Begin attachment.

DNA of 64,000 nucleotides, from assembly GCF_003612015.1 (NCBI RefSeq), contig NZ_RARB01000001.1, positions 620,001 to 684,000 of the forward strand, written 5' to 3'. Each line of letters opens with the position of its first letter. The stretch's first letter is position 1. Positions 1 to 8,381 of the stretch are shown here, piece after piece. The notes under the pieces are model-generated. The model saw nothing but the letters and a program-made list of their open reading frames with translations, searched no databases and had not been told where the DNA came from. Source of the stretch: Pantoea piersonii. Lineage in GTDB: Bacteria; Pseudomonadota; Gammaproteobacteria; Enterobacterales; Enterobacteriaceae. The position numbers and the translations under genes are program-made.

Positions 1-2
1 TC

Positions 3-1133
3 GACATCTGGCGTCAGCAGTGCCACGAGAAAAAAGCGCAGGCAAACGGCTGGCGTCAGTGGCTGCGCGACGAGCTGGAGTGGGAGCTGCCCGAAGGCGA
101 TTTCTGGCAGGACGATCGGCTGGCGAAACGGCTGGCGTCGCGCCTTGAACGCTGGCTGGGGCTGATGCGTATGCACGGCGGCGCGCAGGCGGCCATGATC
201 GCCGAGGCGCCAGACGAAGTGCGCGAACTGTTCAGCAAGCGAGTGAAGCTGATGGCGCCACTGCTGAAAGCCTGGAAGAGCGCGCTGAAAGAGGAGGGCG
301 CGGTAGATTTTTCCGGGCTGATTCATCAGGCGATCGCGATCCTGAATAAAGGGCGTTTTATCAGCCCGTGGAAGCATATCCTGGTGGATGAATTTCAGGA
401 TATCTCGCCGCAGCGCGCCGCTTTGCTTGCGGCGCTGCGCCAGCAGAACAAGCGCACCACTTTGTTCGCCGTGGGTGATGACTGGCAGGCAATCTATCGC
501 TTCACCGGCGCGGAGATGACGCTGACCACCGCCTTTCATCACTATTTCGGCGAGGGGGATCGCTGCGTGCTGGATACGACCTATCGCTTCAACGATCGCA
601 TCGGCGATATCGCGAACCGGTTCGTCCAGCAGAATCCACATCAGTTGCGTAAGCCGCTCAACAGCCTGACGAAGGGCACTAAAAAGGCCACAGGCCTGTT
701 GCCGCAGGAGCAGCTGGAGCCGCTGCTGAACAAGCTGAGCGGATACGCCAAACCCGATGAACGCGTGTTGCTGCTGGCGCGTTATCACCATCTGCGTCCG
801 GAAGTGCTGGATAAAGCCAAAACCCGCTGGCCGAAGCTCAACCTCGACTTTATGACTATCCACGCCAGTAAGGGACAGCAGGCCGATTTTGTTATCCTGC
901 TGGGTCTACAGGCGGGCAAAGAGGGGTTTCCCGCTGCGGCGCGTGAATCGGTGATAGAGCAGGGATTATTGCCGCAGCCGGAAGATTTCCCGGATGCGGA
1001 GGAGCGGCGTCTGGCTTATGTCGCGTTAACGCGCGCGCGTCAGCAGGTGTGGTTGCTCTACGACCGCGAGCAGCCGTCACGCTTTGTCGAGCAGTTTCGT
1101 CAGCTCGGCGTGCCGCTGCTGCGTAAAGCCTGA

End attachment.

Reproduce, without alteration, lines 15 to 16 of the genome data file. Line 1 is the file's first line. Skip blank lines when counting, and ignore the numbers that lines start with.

1001 GGAGCGGCGTCTGGCTTATGTCGCGTTAACGCGCGCGCGTCAGCAGGTGTGGTTGCTCTACGACCGCGAGCAGCCGTCACGCTTTGTCGAGCAGTTTCGT
1101 CAGCTCGGCGTGCCGCTGCTGCGTAAAGCCTGA